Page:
Gregory Hallock hid his personal life for “a very long time,” before realizing that he needed to be a better role model for his children.
The GO ART! executive director and father of two stepped out from the shadows to display that it’s ok to be who you are.
“Coming out was hard for me. I prayed to God every day to make me not gay,” Hallock said of his life up to his mid-20s. “My then-husband and I decided that we have to be proud of who we are. And we want our children to be proud of who they are.”
That love and respect he has for himself, his family and his children — Augustus, 7, and 10-year-old Cattaleya — has been folded into a 15-piece exhibit of various artworks that tell “My Journey” at the Genesee Orleans Regional Arts Council, 201 East Main St., Batavia.
It was a colleague, Mary Jo Whitman, working as art coordinator for Genesee Community College, who prompted Hallock to submit his first piece in 2016.
“I was doing a piece for a charity auction. And I was selling that piece. And they were auctioning it off, and I bought it back because it didn’t go for what I thought it was worth. And Mary Jo … they were doing an alumni show, and she asked me to apply for the show. So I applied, thinking that I would be putting in that one piece. Only six artists got selected. And she's like, 'you got selected, now I need the rest of your collection,'” he said. “So I added to the collection, and I decided the initial piece was about love. I had taken two chairs that were exactly the same, I cut out half of the seats on both of them … and I combined them to make a bench. For us, we were two separate people that weren't allowed to be together because of being homosexual. And then we were allowed. So that was our love coming together. So from there, I decided to create a collection based on my journey through life.”
Now 42, Hallock has embraced his persona, which has been steeped in the performing arts, having gone to school for theater, acting and dancing. He was not one to give up easily, and in fact, is “very competitive,” even to the point of making sure to win every coloring contest as a kid.
"My first piece, “(I’m) Coming Out” is a collection of stories from all different people about moments in their life, that, upon looking back on, they realized they were literally 'born this way,'" he said. "I have attached them to a closet door in representation of my childhood and the moment I came out at age 24."
His pieces use materials, such as the wooden chairs, that have been created from two separate pieces to meld into one unified bench. Even his children’s school work has been incorporated into his imagination through decoupage. The collection has been a gradual accumulation of work, much of which was found when a staffer was cleaning out his office. Much of the pieces are from objects found — literally in the street, he said — and fashioned into something meaningful, often weaving family into them.
“I love the arts, fine art is something I have not pursued, he said. “I did that collection to make people smile. In general, it just makes me smile. This is my now. There’s a meaning behind every piece. For photographs, I would make my whole family do a photo shoot with costumes.”
During his first adoption process, it went much quicker than expected, and before he knew it, Hallock and his former husband welcomed Augustus as part of the family. Then Jezebel the dog, a wheaten terrier, got pregnant and had seven puppies. His life had become wrapped up in pregnancies, and he loved every moment of it, he said.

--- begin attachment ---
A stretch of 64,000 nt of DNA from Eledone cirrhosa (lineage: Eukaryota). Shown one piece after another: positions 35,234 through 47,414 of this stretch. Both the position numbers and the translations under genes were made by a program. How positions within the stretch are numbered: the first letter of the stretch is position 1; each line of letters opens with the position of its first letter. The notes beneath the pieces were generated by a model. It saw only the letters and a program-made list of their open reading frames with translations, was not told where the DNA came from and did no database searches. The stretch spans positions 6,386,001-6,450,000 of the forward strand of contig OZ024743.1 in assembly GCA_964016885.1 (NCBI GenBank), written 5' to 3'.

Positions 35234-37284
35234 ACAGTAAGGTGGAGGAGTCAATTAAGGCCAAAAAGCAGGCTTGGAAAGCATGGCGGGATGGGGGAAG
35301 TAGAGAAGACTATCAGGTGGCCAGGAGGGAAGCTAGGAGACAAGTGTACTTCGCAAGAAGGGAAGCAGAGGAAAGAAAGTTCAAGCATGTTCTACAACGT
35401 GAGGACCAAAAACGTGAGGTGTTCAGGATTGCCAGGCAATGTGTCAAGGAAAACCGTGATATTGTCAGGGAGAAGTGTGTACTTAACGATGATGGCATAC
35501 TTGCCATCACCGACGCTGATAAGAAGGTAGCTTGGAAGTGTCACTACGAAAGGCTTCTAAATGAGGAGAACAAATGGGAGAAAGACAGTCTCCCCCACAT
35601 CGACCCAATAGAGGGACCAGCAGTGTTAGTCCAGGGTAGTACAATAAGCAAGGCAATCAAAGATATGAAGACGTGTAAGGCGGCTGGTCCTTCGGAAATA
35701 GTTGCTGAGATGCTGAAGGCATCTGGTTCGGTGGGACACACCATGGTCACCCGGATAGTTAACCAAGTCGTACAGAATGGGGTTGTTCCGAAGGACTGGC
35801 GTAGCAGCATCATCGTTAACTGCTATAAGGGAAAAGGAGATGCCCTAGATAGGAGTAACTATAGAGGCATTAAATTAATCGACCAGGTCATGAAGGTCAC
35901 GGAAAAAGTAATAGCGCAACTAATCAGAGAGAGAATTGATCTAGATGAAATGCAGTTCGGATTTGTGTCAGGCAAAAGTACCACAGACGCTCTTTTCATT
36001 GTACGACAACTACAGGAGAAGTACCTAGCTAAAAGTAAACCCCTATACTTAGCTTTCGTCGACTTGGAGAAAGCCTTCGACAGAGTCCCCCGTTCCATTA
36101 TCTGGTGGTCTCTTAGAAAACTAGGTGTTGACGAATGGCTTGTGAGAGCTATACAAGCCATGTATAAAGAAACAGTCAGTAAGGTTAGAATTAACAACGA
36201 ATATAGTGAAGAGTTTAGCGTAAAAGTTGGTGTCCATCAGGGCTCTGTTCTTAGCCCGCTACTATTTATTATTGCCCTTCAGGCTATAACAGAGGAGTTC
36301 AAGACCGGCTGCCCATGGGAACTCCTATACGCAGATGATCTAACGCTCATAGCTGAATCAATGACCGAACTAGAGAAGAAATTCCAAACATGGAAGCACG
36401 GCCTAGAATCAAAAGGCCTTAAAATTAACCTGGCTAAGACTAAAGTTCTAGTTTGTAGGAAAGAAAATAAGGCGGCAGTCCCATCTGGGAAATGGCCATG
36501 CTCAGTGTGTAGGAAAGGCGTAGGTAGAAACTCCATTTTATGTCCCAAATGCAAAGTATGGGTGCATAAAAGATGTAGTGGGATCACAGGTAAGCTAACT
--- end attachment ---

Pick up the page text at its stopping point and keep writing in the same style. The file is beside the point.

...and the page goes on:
Hallock then had the privilege of cutting Cattaleya’s umbilical cord during his second adoption, and it further strengthened his fatherhood — and personhood — experience, he said.
“And then came the biggest day of our lives: “Our Little Princess” (also one of his pieces) was born. I remember swearing that I would never buy Disney clothes or in general be that Disney person,” he says in the exhibit statement. “Well, I failed. I am 100 percent that Disney person, but when you have a daughter how can you avoid it (excuse, lol).”
Fast forward six years, and his “now” has changed, he said, to having a 10-year-old daughter, seven-year-old son who was adopted at age four, plus five chickens, two dogs, two gerbils, one cat, one hedgehog, and one fish. He is "flying high" despite having encountered some bumps along the way.
"I have been working my dream job for nearly seven years, I have gone through a bout of cancer, a separation bought a house and am living life to its fullest," he said.
He credits his family for supporting everything in and about his life -- including dressing up in costumes for photos --- and his mom's handiwork of crocheted ornaments and stockings is included in the exhibit as well.
He has a tattoo that simply states where he’s at these days: “love for all, hate for none.”
Mary Jo Whitman always had an interest in art, she said, and pursued that by obtaining an associates, bachelor and master degree in fine and studio arts, sculpture, and finally, critical museum studies. Her goal was to become a professor, which she accomplished as an adjunct at GCC.
Whitman also wanted to get involved in an art gallery or museum, she said, and was art coordinator at GCC. She is currently at GO ART! as an educational statewide community regrant program director. Long titles aside, Whitman’s craft is short on boring — bringing multiple facets of images together as a completed visual.
“I’m very interested in human behavior and how we come to identify ourselves. So I believe that our identities are socially and culturally constructed. Meaning that every single aspect of your personality, your beliefs, everything that makes you a person has been influenced by someone or something else that you've come in contact with through your life,” Whitman said. “And taking that on the next level, as adults to really be successful in life, you really have to be able to assimilate to whatever situation you're presented with. I really got into what is the psychological impact … who are you at the very root of it.”